Photography is the story I fail to put into words. — Destin Sparks
Once I watched a hawk, what I wanted to write of here first, plummet from a telephone wire above a bicycle path: a conical of wings, a silken hood of air bronzed in the light and tender-necked, too, I think it now, the hawk astride its prey so quickly, a whole raft of wings in the grass tips afloat. I found the owl at the river’s edge, the riparian where cow hooves pocked the sludge, and then the grasses’ feathered thing I toed until I turned it, thinking it a gosling dead. Heavy-lidded were its eyes, dreaming as if it were still drowsy from some fall, its body gone. And to you, I called out then, here, here, only the head for me to cradle home. Don’t ask me why I think this: but how wild, my love, we once were, how blossomed we must have seemed to the wheeling hawks, to those smooth blades of the sky we lift still our faces to, white and dark our flesh.
(after seeing a hawk on the anniversary of my mother’s death)
HJ Burt 1929-2020
By our shed, the spotted knapweed I whacked at the week before nodded beneath the rain’s weight— a storm’s blessing. I thought the birds, the smallest ones, had caught the air thermals toward the valleys and the great scissor curves of rivers they shadow. Only the raptors left—coopers and red hawks, the bald-faced turkey vulture. In the golden hour, an elk grazed up the hill past Jan’s old picnic table, and I followed as quietly as I could, gone, I was sure, and then its antlers, staggered as blue penstemon, rose above the grass. The morning aspens gave me shadows and red-capped russula, milky caps. Yellow birds scattered in the woods, rode the dieback. I had forgotten the names of field grass my mother knew— wildrye and June grass, fox barley and sedge— and then I knew them: the morning lush, end of summer, wind and din of wasp wild. Leonard said he dreamed the dead back and they were smoothed by joy.
one by one flowers open, then fall Wang Wei, 701-761
I suppose it was the 3:00 a.m. mewling, the new puppy nudging me into suburban dark and moon milk, that made me think of the moon snail propped on my study window sill between the photos of a moth orchid and the winter’s Wilson’s Snipe I fashioned into postcards. How long now has this moon snail gathered dust there, shifted my afternoon sun from light to richest shadow? I found it, nameless to me, at the edge of tidal spume and broken cockle shells, and carried it from the sea to here— a spiral in my palm perfect of nipple-brown apex and hollow umbilicus where once a foot and seven rows of teeth and feathered gill lay. Leonard keeps asking me why we are here. Why this cup of tea? Why this pen we write with beneath a soda straw width of galaxies uncountable? Nights, the predatory moon snail plows nocturnal shores, drills the shells of clams with holes we’ll string and wear. Or it lays a thousand eggs into collars of sand, shaped, we’ll say, into ones our priests wear. And now this puppy, everything new to it: the curly cues of dried snail and earthworm it finds beneath the gutter spout. Or the blue bachelor button in sudden fall bloom it chews happy at the driveway’s edge. Once conjured with my camera into dark and shadow, this moon snail pixelated into swirls of pigeon-blue and rose-flesh: somewhere, someplace else, a constant sea rain of tiny moon snail and this moon I blink beneath.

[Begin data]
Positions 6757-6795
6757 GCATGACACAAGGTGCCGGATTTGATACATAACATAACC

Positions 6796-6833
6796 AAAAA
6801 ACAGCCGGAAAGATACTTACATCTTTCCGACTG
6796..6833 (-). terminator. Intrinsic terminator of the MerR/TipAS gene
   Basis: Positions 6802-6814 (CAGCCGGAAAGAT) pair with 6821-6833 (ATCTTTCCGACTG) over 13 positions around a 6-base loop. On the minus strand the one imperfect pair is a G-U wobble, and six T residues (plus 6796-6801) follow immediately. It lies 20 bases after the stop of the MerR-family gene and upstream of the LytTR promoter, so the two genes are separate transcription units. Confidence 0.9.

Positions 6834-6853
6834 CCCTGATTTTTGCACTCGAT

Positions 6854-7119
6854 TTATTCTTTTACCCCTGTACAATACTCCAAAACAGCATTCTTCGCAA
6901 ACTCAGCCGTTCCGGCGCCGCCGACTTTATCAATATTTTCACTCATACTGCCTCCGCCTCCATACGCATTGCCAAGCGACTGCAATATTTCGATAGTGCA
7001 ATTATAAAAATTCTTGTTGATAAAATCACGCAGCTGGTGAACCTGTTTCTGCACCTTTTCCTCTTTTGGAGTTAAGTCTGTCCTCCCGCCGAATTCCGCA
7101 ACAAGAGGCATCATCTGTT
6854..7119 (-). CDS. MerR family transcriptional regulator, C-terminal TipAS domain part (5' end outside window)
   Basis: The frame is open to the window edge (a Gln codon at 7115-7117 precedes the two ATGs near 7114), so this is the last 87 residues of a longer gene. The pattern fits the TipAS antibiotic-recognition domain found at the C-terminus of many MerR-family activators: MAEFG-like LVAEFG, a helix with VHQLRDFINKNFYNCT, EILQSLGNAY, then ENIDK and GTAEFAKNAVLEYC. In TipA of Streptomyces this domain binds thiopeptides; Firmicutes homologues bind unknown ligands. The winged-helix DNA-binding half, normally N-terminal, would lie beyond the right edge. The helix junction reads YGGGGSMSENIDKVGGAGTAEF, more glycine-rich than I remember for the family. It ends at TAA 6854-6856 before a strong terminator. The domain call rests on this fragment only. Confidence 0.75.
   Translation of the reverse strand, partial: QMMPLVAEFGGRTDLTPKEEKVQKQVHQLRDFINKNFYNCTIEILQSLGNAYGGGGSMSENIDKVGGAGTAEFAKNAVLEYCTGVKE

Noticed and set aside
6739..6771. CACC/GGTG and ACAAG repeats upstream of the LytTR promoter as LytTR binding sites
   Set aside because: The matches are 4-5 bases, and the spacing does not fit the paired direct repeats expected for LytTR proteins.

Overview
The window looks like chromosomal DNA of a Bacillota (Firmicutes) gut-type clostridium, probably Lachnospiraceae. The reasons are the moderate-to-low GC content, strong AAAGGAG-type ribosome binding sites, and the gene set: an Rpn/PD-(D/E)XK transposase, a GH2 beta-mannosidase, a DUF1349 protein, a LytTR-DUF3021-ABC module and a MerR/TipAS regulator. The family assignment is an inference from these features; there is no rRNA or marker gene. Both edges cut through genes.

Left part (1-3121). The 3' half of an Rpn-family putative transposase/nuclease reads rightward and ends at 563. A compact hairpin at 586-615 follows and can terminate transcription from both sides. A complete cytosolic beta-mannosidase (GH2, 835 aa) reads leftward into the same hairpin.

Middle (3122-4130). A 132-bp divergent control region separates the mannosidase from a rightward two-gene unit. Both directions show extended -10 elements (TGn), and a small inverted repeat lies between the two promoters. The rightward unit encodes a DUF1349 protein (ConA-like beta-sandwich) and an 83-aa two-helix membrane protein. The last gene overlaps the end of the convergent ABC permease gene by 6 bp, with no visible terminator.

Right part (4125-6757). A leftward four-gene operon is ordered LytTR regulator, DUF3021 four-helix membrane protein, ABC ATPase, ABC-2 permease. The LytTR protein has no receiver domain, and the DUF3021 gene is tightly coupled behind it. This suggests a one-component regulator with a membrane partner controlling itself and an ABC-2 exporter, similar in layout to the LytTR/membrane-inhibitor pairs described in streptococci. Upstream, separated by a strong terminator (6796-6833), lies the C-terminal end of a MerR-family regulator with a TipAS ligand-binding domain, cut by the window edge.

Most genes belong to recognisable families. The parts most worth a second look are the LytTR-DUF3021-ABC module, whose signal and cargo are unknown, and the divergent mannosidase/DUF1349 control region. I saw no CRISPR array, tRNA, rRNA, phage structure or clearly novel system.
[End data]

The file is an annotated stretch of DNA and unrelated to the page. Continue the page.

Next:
unless Soul clap its hands and sing —William Butler Yeats
Researchers found that the small cabbage white butterfly likely originated in eastern Europe and then spread into Asia and Siberia when trade was increasing along the Silk Road.
from Proceedings of the National Academy of Sciences
I suppose it’s the name, not the butterfly’s, that caught me first, Silk Road. Then the butterfly’s, lowly cabbage-eater I keep imagining clinging, white-winged and green speckle-eyed, to a shining hem or a sleeve woven from a silk cocoon some ancient silk farmer boiled just before the silk worm’s emergence. That strand of silk, kept intact by that farmer’s boiling, spun longer than this walking path in a sunken canyon, itself millions of years old. And that Silk Road? Some seven thousand miles away and gone centuries with ancient dynasties and Ottoman Empires and Xanadu courts. Where was I now? With an ancient farmer eating a boiled silkworm and a cabbage white butterfly stowing itself away across worlds and tall ships and iron horses to be, here, with me. No wonder Leonard calls me from sleep at three a.m., no moon for a poet, to stand groggy and awed on a cabin porch beneath a universe called Observable, despite the billions of galaxies we still can’t see spiraling over the Milky Way— our Scattered Straw, our Silver River, Way of Birds. And so. It’s the cabbage white butterfly I am thinking of because a Master Birder told me of beautiful birds in a canyon and I went, to catch in singing the White-throated Swift or the Lazuli Bunting or the Plumbeous Vireo I could hang extant in a simple black frame by my kitchen window. But all I could find was a butterfly, plain as a moth and hanging upside down on a purple weed. Instar is a molting, I have read, the cabbage white butterfly’s exoskeleton shed every time for something new. Now the head black. Now the yellow clypeus of the face. Now those tiny green dots I love.